The photograph on the cover of this issue is of a disassembled LS9 engine. Once under the hood of a 2009 Corvette ZR1, this +620-hp supercharged 6.2-liter engine is able to provide head-snapping performance. The words "warp drive" come to mind: Vrrrrroooommmmmm . . . The development of the vehicle and engine occurred when GM CEO Rick Wagoner began to wonder what a $100,000 'Vette would be like. So a cadre of engineers went to work, making that speculation real. And according to Tom Stephens, head of GM Powertrain, this 'Vette will be capable of ripping the doors off all of those snooty supercars out there. Think of it: 100 hp per liter for what is, comparatively speaking, a Chevy price. As for the powertrain, Stephens and his team started with the venerable-note well that it is more than 50 years old-small-block architecture, and then added engineering magic. (And it is worth pointing out that Stephens says, "The small-block V8 once again demonstrates its boundless horsepower potential, versatile design and an architecture with proven quality, durability, and reliability. We haven't yet realized the small block's performance potential." Clearly, there's more to come.)
A lesson here is not specifically about the fastest production vehicle that GM has ever produced. Rather, it is that given creative engineering, dedication, and capability, remarkable achievements can be realized. Faced with a task like creating the engine that became the LS9, some people might opt for a clean sheet. And on the clean sheet the result might be a big block and more cylinders. This might have readily fulfilled the horsepower and torque requirements, but it would be surprising if it would fulfill what are undoubtedly price-point requirements. In the case of the engine developed by GM Powertrain staff, imagination and engineering made the difference, not additional bores, longer shafts, etc.
This is not about high-performance engines. It is about high performance in what each of us does for a living. Powertrains or PowerPoints. The conventional approach to anything will no longer cut it. Period. Consider the phenomenal forces that are affecting the industry right now. Arguably, these forces have been at play for years, but now it seems as though they can be no longer ignored, absorbed, or otherwise accommodated. Chrysler execs are cutting the number of models offered and working to reduce the number of dealers selling their vehicles-both which indicate a smaller company. Ford is continuing to downsize, and its "One Ford" initiative is undoubtedly going to mean bringing in more products like the Transit Connect-not necessarily like it in configuration, but like it in that it was engineered in Europe and is being produced in Turkey. GM has been working all of these levers for some time now, and there are likely to be even more changes in the works (e.g., how long will it maintain as many brands as it currently has in the U.S. market?). All of this has repercussions not only within the named organizations, but to all of the suppliers to those companies-and to the suppliers' suppliers. Competing on price-as in low price-is not going to cut it, because there is always someone who is ready to cut their cost, especially as Chinese companies seem willing and (quasi) able to supply what's being sought (let's not too soon forget the lead in the toys and the poison in the dog food).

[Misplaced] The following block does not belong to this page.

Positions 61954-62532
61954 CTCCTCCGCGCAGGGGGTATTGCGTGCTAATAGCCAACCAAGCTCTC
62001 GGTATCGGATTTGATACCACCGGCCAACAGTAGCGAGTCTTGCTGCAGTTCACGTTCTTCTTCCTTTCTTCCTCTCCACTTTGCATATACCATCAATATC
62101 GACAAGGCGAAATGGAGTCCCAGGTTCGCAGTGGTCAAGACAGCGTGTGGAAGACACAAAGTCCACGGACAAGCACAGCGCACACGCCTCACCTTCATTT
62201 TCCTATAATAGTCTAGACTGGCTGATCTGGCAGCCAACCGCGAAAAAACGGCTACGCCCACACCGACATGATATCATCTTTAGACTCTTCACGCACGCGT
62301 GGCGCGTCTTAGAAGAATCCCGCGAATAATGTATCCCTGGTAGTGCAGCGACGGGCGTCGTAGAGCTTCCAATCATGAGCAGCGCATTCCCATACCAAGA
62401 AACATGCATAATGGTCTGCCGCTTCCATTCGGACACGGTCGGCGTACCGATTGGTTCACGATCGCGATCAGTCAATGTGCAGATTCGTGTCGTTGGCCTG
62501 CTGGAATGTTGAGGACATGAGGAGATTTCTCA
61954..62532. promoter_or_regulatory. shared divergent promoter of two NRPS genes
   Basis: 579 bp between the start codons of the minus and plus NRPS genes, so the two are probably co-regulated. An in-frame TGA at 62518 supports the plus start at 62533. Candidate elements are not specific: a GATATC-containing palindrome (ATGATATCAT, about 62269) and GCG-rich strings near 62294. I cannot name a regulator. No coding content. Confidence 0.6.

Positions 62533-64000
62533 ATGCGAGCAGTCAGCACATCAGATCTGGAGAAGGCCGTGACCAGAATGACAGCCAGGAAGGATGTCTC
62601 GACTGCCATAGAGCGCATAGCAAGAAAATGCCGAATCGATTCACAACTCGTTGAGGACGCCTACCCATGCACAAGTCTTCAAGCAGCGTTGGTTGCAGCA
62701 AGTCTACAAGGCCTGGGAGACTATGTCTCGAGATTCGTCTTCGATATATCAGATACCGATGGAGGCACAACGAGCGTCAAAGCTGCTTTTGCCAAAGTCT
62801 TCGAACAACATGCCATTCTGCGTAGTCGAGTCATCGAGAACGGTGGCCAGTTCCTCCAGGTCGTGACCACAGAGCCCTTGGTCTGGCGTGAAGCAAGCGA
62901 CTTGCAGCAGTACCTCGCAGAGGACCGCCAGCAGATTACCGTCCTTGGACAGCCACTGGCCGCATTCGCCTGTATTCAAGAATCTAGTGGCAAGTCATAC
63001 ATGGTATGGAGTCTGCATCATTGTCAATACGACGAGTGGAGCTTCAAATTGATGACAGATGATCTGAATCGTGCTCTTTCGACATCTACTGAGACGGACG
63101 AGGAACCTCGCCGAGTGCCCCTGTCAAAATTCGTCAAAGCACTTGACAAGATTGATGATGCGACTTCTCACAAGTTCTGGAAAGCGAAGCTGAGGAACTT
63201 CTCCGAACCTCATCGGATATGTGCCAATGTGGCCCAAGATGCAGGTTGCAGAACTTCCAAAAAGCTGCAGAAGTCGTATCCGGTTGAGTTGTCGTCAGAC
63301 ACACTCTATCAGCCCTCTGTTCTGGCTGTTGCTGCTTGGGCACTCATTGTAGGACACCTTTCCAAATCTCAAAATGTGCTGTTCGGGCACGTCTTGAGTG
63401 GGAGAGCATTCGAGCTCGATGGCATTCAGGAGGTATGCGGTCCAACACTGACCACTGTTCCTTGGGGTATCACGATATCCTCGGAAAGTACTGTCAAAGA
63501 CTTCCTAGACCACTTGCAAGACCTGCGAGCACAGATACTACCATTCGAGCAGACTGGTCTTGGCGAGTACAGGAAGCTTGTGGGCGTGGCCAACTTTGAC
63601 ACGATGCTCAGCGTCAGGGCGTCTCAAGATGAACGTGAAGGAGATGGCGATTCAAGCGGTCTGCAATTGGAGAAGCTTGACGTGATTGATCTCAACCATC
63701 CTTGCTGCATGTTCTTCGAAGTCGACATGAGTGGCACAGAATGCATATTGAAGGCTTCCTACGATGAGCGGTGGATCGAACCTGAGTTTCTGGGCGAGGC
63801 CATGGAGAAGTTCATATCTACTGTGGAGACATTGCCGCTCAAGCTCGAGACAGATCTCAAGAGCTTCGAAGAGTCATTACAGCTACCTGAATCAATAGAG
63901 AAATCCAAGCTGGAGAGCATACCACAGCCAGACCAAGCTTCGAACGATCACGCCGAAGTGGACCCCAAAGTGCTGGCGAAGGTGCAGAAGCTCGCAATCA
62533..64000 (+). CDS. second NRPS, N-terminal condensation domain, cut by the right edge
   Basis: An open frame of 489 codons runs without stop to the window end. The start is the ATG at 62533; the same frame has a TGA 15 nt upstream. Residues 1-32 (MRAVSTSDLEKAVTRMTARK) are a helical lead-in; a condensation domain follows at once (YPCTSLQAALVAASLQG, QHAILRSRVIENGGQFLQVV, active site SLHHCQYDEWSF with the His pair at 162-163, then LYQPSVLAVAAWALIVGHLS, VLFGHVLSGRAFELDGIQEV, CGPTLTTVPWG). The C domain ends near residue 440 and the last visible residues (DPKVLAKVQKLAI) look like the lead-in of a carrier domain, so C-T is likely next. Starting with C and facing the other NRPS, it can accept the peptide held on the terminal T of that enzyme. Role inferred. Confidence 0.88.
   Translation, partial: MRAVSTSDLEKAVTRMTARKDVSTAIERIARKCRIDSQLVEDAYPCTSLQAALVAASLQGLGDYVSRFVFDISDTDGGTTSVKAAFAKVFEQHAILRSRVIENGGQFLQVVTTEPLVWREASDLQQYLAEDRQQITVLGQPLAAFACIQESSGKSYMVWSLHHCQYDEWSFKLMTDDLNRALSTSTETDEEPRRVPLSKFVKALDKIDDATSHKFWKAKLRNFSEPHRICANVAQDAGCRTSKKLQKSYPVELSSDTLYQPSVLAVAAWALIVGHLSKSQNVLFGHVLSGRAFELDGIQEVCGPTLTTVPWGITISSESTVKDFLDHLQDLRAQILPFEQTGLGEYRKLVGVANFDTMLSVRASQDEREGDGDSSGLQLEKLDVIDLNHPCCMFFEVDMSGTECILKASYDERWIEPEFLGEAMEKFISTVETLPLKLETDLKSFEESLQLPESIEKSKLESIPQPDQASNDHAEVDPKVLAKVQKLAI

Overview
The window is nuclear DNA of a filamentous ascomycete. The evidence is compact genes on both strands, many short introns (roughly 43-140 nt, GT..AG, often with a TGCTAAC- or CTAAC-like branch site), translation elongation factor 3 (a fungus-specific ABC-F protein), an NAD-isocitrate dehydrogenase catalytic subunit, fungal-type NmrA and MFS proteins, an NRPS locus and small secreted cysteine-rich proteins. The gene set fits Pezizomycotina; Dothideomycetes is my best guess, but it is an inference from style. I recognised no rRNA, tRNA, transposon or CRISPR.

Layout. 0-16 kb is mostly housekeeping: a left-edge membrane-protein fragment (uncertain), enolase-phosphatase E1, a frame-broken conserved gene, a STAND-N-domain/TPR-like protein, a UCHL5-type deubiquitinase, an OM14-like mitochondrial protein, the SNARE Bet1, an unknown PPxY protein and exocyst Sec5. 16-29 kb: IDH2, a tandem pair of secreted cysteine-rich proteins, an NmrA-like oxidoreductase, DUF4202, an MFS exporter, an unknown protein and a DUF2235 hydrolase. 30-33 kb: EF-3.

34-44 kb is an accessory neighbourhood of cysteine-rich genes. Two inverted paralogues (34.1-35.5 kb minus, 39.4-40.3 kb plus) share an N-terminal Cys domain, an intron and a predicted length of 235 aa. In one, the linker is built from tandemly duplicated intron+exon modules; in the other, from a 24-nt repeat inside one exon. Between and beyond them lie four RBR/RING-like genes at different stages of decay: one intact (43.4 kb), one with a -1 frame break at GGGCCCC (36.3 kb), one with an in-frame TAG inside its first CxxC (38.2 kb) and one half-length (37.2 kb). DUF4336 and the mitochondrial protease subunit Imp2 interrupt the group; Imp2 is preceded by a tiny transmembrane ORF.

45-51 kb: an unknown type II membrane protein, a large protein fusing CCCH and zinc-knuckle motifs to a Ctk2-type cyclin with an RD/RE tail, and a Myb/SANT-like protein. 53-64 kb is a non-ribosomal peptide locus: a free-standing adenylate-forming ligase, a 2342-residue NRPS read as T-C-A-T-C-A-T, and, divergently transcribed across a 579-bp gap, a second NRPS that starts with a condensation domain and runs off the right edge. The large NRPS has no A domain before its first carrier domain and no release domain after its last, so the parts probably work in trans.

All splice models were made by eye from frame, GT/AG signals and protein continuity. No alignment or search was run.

That is going to make the difference between success and failure-really, anything less than success is to be on a downward slope-is going to be creativity and imagination in serving the needs of customers in a way that others simply can't. It is going to be a matter of deploying people in a way that is not the norm-that is, by deploying them in a way such that they are able to do things that exceed typical expectations, just as creating a +620-hp engine for a Chevy Corvette is beyond what would be ordinarily created. To be sure, GM only needs a handful of those engines-but can you imagine what a boost it provides not only to those who worked on the engine, but to others in the organization who realize that that is the sort of thing that can be done? Don't you think that those who are on programs that are more, well, ordinary, are going to work so that they, too, can exceed, so that they, too, can create something that will make people talk about what they've done? I'd bet on it.
Companies that inspire their people, that allow the creation of the extraordinary, are the ones that we'll be talking about for some time to come-and we'll be talking about them in the present tense, not as companies that once were. Performance doesn't simply matter. It is everything.